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Fact Sheet: President Bush Calls on the Senate to Address the Vacancy Crisis in the Federal Courts

May 03, 2002


  • President Bush commemorated Law Day by talking about the important role that the federal judiciary plays in protecting our rights and preserving our values. President Bush highlighted the vacancy crisis that is currently facing the federal judiciary, and called on the Senate to hold prompt hearings and votes on all his 100 judicial nominees.


  • In the late 1950s, the American Bar Association instituted Law Day, and President Dwight D. Eisenhower established Law Day by proclamation in 1958. Law Day draws attention to the principles and practice of law and justice. It provides an opportunity for Americans to reflect on our legal heritage, on the role of law, and on the rights and duties that are the foundation of peace and prosperity.
  • The Federal Judiciary is currently facing a vacancy crisis that the Chief Justice of the United States, William Rehnquist, recently warned is "alarming."
  • More than 10% of federal judgeships are presently vacant.
  • The vacancy crisis is particularly severe in the 12 regional Circuit Courts of Appeals where nearly 20% of the seats are vacant. In many cases, these are the federal courts of last resort.
  • The Sixth Circuit Court of Appeals, which covers Ohio, Kentucky, Michigan and Tennessee is currently half empty with only 8 of 16 seats occupied. The D.C. Circuit, which often handles some of the most important federal cases, is currently one-third empty with only 8 of 12 seats occupied.
  • Judges help ensure that the innocent remain free and the guilty are punished. Judges make decisions that help safeguard the stability of the marketplace and address the grievances of those who have been wronged. Because of the number of vacancies in our Nation's courts, Americans are being forced to wait for justice, and the burden on sitting federal judges is growing heavier.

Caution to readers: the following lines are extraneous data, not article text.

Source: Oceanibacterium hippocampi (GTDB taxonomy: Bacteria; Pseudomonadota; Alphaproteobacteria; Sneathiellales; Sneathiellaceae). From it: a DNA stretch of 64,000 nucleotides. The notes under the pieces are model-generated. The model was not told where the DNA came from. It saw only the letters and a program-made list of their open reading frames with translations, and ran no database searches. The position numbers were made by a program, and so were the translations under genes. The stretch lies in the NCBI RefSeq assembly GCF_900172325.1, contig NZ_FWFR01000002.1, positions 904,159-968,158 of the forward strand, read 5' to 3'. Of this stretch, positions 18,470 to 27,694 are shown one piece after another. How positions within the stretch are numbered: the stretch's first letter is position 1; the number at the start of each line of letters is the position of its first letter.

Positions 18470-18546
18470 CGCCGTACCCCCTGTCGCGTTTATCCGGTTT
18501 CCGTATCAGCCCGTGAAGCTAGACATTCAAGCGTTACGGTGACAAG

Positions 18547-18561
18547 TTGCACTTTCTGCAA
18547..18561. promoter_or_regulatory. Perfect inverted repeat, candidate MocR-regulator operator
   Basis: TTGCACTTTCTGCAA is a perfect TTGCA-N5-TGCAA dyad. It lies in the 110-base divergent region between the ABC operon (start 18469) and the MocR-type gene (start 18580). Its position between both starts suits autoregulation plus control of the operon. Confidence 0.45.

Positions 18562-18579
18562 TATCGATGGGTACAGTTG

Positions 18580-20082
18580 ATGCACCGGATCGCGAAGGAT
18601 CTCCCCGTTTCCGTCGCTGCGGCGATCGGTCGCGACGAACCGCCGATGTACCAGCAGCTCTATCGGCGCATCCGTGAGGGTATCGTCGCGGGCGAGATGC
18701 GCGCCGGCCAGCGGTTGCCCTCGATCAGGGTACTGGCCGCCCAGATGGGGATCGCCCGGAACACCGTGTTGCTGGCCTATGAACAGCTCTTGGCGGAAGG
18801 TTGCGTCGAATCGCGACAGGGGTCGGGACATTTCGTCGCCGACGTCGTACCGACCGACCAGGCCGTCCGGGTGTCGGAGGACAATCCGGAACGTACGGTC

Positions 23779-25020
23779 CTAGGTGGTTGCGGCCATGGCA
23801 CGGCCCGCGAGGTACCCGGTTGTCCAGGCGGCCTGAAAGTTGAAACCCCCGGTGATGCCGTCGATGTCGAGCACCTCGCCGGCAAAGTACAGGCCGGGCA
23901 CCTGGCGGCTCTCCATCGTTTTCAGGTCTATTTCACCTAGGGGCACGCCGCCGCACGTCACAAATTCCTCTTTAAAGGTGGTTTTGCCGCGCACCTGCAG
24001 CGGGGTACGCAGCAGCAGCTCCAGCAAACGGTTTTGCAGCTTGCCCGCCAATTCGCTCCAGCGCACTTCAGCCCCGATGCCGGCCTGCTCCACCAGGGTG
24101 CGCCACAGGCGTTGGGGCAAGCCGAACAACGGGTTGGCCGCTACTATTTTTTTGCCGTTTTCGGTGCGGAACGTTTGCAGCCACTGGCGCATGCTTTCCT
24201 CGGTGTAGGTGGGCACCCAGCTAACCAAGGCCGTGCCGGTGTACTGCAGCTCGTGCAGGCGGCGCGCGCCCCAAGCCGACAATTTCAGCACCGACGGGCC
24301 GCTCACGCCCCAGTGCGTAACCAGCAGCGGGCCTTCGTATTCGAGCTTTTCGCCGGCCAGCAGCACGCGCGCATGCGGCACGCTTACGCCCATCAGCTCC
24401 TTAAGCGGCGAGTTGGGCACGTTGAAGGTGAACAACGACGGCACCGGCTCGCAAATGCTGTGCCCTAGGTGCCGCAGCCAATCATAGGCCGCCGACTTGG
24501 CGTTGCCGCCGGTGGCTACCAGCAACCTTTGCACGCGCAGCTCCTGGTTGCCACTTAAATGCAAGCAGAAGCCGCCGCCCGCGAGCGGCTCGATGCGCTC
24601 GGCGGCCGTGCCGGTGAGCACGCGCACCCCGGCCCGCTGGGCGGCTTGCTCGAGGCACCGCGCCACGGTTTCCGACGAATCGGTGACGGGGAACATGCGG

• President Bush has addressed the vacancy crisis by nominating 100 individuals to serve as federal judges. The first 11 of these nominees were submitted to the Senate almost one year ago on May 9, 2001.
  • The President's nominees are men and women of distinction and accomplishment. They are solidly within the mainstream of American legal opinion, and they share a principled commitment to follow the law, not legislate from the bench.
  • All pending nominees thus far have received either a well-qualified or qualified rating from the American Bar Association, which Senate Democrats have termed the "Gold Standard."
  • The Senate has failed to do its part to address the vacancy crisis.
  • The Senate has confirmed only about half of the President's nominees, and only 9 of the President's 30 circuit court nominees.
  • Of the President's first 11 nominees, submitted to the Senate on May 9, 2001, only three have even received hearings by the Senate Judiciary Committee.

George W. Bush, Fact Sheet: President Bush Calls on the Senate to Address the Vacancy Crisis in the Federal Courts Online by Gerhard Peters and John T. Woolley, The American Presidency Project

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